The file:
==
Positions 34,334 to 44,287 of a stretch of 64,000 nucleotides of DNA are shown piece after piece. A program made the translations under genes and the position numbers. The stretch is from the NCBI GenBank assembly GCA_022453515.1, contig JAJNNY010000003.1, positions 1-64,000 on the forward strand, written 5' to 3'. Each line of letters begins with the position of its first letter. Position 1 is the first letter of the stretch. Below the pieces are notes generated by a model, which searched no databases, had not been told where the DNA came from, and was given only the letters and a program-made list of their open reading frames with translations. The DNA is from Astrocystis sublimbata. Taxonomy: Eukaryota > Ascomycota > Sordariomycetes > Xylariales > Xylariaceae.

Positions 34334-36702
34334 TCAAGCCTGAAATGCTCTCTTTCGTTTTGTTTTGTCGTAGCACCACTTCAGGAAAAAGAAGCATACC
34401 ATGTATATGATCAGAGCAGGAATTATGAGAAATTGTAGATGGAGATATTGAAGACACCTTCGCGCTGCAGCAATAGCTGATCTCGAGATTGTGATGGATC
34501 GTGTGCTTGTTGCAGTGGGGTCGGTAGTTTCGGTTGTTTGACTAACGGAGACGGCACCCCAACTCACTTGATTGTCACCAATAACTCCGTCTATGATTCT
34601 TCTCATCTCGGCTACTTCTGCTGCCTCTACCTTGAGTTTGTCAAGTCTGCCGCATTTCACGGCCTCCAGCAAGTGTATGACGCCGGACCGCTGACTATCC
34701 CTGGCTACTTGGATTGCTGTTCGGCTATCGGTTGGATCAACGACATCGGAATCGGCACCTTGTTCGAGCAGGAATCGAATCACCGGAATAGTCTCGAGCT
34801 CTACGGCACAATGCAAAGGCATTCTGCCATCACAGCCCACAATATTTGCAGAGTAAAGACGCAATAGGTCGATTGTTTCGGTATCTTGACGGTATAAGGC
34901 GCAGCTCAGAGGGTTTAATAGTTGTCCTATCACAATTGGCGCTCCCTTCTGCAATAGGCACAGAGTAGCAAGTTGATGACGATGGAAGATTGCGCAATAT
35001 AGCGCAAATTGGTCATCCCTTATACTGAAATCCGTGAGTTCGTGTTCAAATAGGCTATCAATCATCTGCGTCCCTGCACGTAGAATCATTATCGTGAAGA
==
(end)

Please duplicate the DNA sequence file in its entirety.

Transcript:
Positions 34,334 to 44,287 of a stretch of 64,000 nucleotides of DNA are shown piece after piece. A program made the translations under genes and the position numbers. The stretch is from the NCBI GenBank assembly GCA_022453515.1, contig JAJNNY010000003.1, positions 1-64,000 on the forward strand, written 5' to 3'. Each line of letters begins with the position of its first letter. Position 1 is the first letter of the stretch. Below the pieces are notes generated by a model, which searched no databases, had not been told where the DNA came from, and was given only the letters and a program-made list of their open reading frames with translations. The DNA is from Astrocystis sublimbata. Taxonomy: Eukaryota > Ascomycota > Sordariomycetes > Xylariales > Xylariaceae.

Positions 34334-36702
34334 TCAAGCCTGAAATGCTCTCTTTCGTTTTGTTTTGTCGTAGCACCACTTCAGGAAAAAGAAGCATACC
34401 ATGTATATGATCAGAGCAGGAATTATGAGAAATTGTAGATGGAGATATTGAAGACACCTTCGCGCTGCAGCAATAGCTGATCTCGAGATTGTGATGGATC
34501 GTGTGCTTGTTGCAGTGGGGTCGGTAGTTTCGGTTGTTTGACTAACGGAGACGGCACCCCAACTCACTTGATTGTCACCAATAACTCCGTCTATGATTCT
34601 TCTCATCTCGGCTACTTCTGCTGCCTCTACCTTGAGTTTGTCAAGTCTGCCGCATTTCACGGCCTCCAGCAAGTGTATGACGCCGGACCGCTGACTATCC
34701 CTGGCTACTTGGATTGCTGTTCGGCTATCGGTTGGATCAACGACATCGGAATCGGCACCTTGTTCGAGCAGGAATCGAATCACCGGAATAGTCTCGAGCT
34801 CTACGGCACAATGCAAAGGCATTCTGCCATCACAGCCCACAATATTTGCAGAGTAAAGACGCAATAGGTCGATTGTTTCGGTATCTTGACGGTATAAGGC
34901 GCAGCTCAGAGGGTTTAATAGTTGTCCTATCACAATTGGCGCTCCCTTCTGCAATAGGCACAGAGTAGCAAGTTGATGACGATGGAAGATTGCGCAATAT
35001 AGCGCAAATTGGTCATCCCTTATACTGAAATCCGTGAGTTCGTGTTCAAATAGGCTATCAATCATCTGCGTCCCTGCACGTAGAATCATTATCGTGAAGA